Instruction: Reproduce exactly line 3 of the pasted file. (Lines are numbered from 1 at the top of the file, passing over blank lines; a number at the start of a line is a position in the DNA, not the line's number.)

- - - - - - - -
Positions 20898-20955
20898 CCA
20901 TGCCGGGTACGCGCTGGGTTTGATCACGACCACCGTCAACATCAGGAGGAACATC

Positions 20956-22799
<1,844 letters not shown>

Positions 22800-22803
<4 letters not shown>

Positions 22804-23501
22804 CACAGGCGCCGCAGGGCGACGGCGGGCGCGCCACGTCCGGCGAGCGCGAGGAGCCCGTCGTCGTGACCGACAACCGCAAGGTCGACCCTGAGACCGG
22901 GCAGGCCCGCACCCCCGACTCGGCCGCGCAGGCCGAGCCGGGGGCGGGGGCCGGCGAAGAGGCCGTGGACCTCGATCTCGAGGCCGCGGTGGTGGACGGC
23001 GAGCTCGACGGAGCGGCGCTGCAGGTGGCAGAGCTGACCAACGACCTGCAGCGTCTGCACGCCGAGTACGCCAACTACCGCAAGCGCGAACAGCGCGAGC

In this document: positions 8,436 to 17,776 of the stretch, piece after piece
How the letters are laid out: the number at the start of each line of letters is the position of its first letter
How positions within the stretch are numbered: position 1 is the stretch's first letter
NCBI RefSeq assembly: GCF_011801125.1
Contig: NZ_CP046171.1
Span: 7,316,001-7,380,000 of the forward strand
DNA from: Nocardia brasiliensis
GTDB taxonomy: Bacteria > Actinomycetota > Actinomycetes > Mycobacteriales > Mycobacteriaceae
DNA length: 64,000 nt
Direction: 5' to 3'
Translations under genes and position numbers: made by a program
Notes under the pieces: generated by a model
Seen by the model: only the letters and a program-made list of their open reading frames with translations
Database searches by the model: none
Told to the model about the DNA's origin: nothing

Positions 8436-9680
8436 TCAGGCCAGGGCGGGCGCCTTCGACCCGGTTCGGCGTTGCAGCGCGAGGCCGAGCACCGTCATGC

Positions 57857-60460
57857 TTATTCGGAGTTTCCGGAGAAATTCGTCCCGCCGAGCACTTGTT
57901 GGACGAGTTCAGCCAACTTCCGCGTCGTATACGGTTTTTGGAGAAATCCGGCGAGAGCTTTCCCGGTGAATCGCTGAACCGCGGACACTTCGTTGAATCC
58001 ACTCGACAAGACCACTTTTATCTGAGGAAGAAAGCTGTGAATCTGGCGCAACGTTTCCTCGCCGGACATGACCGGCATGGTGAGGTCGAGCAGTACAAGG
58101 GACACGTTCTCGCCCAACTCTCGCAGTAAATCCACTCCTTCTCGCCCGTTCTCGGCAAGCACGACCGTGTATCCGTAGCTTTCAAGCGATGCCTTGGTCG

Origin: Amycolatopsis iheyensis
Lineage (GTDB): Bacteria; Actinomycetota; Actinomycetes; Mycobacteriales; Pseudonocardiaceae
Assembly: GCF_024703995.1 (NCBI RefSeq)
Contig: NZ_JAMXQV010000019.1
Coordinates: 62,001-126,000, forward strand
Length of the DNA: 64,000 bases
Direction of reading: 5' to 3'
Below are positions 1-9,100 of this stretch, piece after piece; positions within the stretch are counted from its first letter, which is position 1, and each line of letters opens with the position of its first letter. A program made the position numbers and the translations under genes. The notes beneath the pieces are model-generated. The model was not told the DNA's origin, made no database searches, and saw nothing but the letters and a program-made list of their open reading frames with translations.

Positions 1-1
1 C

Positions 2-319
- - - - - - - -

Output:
20901 TGCCGGGTACGCGCTGGGTTTGATCACGACCACCGTCAACATCAGGAGGAACATC